SOUTH FORK — The west side of the San Luis Valley is home to some of the most sought-after hunting units in Colorado and with that comes a growing hunter population that visits each fall. Though the San Luis Valley as a whole offers plentiful hunting opportunities, first, second and third rifle seasons are the most popular bringing in hundreds, if not thousands, of hunters every year.
“This year is shaping up to be a decent year — good summer moisture means good vegetation and water sources. Of course, Mother Nature certainly will play a role, as we move into the fall as well as the timing of snow which is key to a hunter’s success as we move into rifle seasons. The colder the weather the easier it is to access big game animals as they move down from higher elevations to feed,” stated District Wildlife Manager Jeremy Gallegos.
As far as whether or not there are any changes to the coming big game rifle season Gallegos explains that, “Hunters should always read the big game brochure to make sure there hasn't been any changes to the area they are interested in hunting. This year there hasn't been any big changes this year for the western part of the Valley. We recommend hunters look at the halfway points between the motorized trails and roads. Animals will move to those areas typically to get away from the noise the vehicles and OHV's make. Be prepared to walk into some more rugged country but may have a better chance for success.”
It is also important to know hunter safety laws and regulations prior to heading out on a hunt as Southwest Region Public Information Officer John Livingston explains, “One thing we'd really like to stress is the importance of Hunter Education and remembering those lessons taught in Hunter Ed, particularly the key point of 'if you are not 100 percent sure of your target and what's beyond, do not aim and do not shoot.'"
The basic firearm rules can help prevent injuries or death: Treat every firearm as if it's loaded, don't point the muzzle at anything you do not intend to shoot, keep the finger off the trigger until a hunter is on target and ready to shoot, and always be 100% sure of the target and what is beyond. Hunters need to make sure they have the appropriate maps, especially when it comes to OHV use. Officers have responded to some complaints, and these violations could have been avoided if hunters had done a little homework.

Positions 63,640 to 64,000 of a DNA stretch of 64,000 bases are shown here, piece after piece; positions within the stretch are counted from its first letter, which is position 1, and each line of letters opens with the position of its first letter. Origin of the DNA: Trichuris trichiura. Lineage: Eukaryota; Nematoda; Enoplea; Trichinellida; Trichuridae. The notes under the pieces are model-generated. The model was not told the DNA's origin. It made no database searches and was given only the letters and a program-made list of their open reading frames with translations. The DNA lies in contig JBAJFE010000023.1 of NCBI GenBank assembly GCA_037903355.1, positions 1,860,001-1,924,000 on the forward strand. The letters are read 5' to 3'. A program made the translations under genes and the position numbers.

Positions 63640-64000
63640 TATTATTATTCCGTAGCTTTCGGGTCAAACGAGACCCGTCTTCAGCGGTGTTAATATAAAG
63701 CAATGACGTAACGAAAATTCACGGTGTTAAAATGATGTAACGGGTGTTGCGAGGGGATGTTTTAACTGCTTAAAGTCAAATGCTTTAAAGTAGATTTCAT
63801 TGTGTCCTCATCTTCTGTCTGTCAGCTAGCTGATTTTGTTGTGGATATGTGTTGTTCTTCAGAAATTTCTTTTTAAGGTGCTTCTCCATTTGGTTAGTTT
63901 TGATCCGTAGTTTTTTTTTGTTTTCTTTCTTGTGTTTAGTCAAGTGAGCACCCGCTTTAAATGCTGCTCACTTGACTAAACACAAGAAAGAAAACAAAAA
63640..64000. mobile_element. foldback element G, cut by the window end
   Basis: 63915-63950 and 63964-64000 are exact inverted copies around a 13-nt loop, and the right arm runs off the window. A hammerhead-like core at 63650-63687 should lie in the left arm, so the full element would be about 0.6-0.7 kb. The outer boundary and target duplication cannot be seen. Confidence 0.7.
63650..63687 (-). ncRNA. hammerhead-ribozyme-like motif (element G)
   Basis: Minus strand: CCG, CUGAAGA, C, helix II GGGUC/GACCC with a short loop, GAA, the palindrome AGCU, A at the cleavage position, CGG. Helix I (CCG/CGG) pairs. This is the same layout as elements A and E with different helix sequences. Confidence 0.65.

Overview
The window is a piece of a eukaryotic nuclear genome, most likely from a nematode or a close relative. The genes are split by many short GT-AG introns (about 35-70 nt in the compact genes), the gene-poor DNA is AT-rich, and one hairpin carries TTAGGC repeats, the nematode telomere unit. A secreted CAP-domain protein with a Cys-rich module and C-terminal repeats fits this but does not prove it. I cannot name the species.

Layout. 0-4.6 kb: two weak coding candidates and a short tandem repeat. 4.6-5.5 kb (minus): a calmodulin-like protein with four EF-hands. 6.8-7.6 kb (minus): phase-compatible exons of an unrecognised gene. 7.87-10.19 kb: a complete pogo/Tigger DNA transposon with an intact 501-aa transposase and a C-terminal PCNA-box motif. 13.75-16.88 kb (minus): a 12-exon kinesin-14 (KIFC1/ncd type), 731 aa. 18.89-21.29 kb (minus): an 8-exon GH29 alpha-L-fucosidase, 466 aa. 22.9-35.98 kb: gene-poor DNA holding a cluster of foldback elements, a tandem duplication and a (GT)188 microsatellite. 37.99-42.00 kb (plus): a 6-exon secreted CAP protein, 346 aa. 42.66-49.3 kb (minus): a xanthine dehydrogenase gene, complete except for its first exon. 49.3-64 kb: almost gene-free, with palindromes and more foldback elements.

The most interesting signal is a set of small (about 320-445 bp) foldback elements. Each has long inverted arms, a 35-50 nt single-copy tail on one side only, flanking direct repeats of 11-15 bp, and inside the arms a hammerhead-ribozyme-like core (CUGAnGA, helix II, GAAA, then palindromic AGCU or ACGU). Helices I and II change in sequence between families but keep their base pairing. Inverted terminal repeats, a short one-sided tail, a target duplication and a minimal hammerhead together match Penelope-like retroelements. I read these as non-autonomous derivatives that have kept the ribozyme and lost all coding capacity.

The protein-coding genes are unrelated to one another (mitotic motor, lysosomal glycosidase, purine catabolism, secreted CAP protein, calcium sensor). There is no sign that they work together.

Going toward the Saguache area, hunters travel into southwestern Colorado’s most hunted area in units 68, 67 and 66. These three units are where most hunters venturing to southwestern Colorado end up with limited tags sold in each area. The terrain is wide, grassy valleys that lead into dense forests at the base of the La Garita, San Juan and Elks mountain ranges. Herd numbers for large game are diminishing in the areas and this has caused some frustration among hunters.
On the other side of the La Garita Mountains, is a once in a lifetime hunting unit, only open to those who have accumulated enough points on their hunting licenses and should be hunted by only the most experienced hunters, due to the terrain. Unit 76 in Mineral County is a very secluded, minimum access area that has a minimal number of roads. Several who come to the area hunt the area on foot, leaving behind modern-day vehicles for the more primitive outlook to hunting in the area.
The Valley consists of two other hunting units that are located between the two units mentioned above. Units 79, 80, 81, 82 and 83 that cover Conejos, Rio Grande, Alamosa and Costilla counties. These units take people into the lower peaks on the southern side of the Valley and into some historic mining areas. The terrain is steep, with high peaks and dense pine forests that have not yet seen the effects of the spruce bark beetle like the western side of the Valley.
For more information visit www.cpw.state.co.us.